It had the promise to be a supremely enjoyable farcical comedy, yet The Angriest Man In Brooklyn has positively bombed across the board, receiving a paltry 13% on Rotten Tomatoes. The critics loathe it whilst audiences are equally unenthused after a slew of damning reviews posited the film as an appalling failure that benefits nobody- cast or audience. But where did it all go wrong?
Kulis' performance has been singled out as particularly bland.
The film itself is a remake of the Israeli film called The 92 Minutes Of Mr. Baum and the plot seems to fit succinctly with Robin Williams’s trademark style of hyperactive comedy and melancholy redemption. A cantankerous man is wrongly informed by his doctor that he only has ninety minutes to live, prompting Williams character, Henry Altman, on a race against time to make amends with his family members who he has mistreated over the years. Henry’s doctor, played by Mila Kunis, suffers a lapse of judgement after being in the midst of a bad day herself, and scurries across Brooklyn to track down Henry and correct her mis-diagnosis.
Criticism has been levelled at every facet of the film, from the camerawork to the performances of the actors themselves. It seems the entire project was ill-conceived, ill-judged and enacted so poorly the film is laughable, for all the wrong reasons. Williams turn here has been described as “dreadfully predictable” and he takes upon the type of role that he has consistently frequented throughout his career. Kunis, who actually credited as co-executive producer, has been on the end of repeated quips about the blandness of her performance, with one Hollywood Reporter reviewer deeming her performance as “grating”.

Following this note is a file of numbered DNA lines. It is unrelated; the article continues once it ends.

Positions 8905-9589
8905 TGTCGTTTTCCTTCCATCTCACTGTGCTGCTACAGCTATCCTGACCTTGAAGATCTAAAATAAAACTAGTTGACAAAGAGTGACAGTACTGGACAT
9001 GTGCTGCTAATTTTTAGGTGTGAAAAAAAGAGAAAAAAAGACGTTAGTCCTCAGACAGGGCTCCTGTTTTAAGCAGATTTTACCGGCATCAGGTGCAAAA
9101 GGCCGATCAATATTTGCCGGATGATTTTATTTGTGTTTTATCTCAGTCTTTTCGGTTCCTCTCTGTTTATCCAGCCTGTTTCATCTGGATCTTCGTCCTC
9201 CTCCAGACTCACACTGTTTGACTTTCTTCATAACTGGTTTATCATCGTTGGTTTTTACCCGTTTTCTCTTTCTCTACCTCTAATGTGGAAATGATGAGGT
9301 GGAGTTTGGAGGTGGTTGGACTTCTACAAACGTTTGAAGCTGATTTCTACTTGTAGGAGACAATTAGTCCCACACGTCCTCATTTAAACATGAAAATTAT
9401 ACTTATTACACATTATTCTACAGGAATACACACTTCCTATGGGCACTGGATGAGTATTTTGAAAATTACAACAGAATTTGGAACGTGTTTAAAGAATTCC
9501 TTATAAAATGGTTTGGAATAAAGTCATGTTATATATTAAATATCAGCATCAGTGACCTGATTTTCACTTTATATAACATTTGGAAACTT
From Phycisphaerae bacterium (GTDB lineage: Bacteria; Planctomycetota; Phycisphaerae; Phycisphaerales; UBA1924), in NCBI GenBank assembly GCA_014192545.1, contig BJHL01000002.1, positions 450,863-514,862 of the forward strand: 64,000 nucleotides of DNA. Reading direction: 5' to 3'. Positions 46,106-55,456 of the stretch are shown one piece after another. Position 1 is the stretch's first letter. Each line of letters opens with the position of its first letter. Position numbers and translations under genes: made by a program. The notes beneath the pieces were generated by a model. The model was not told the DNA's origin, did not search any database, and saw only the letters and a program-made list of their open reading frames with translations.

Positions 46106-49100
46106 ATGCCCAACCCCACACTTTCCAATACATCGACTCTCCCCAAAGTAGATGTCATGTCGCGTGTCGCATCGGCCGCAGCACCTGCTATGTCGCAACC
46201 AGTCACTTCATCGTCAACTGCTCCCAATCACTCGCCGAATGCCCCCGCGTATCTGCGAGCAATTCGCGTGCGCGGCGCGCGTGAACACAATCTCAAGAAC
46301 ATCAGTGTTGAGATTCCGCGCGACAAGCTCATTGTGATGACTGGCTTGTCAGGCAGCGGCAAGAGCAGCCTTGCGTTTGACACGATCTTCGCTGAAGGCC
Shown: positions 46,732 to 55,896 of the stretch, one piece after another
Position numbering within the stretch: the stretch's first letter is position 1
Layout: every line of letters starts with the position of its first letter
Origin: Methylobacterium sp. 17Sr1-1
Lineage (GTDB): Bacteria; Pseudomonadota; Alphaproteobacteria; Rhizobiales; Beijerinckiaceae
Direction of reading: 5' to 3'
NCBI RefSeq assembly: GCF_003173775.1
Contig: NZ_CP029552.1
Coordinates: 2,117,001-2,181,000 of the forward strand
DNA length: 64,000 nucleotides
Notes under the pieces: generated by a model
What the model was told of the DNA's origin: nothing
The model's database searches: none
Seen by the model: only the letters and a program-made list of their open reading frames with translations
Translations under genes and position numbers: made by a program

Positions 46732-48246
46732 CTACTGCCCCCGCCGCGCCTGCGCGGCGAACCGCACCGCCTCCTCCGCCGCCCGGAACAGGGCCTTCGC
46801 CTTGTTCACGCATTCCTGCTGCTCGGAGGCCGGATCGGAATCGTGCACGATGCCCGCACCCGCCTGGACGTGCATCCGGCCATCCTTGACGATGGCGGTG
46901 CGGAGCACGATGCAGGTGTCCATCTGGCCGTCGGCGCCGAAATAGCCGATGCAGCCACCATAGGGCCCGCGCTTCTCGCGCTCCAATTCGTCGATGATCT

Meanwhile, the appearance of potentially endearing comedic performances by Louis C.K and Games of Thrones favourite Peter Dinklage are squandered. Needless to say, it seems none of the cast emerge from the end of the film with their integrity bolstered, instead they can only blunder their way through a terrible and overly-familiar “man tries to right his wrongs” plot.
Robin Williams plays the same type of character that has so far defined his career.
It is packed with cliché, including sappy misty-lensed flash-backs which show Williams in happier times before the bitterness descended due to the death of his son and the refusal of his other son to join his firm. Director Phil Alden Robinson had not directed a feature film since 2002’s Sum Of All Fears, which was greeted with a reception only slightly warmer than that directed towards his current feature. A twelve year absence from film-making seems to have had little positive effect on his approach to The Angriest Man In Brooklyn. Described as a “schmaltzy opera” by Variety, it barely qualifies as a comedy. Instead, it mines trite melancholy and makes ham-fisted attempts at poignancy. Expect The Angriest Man In Brooklyn to sink without a trace.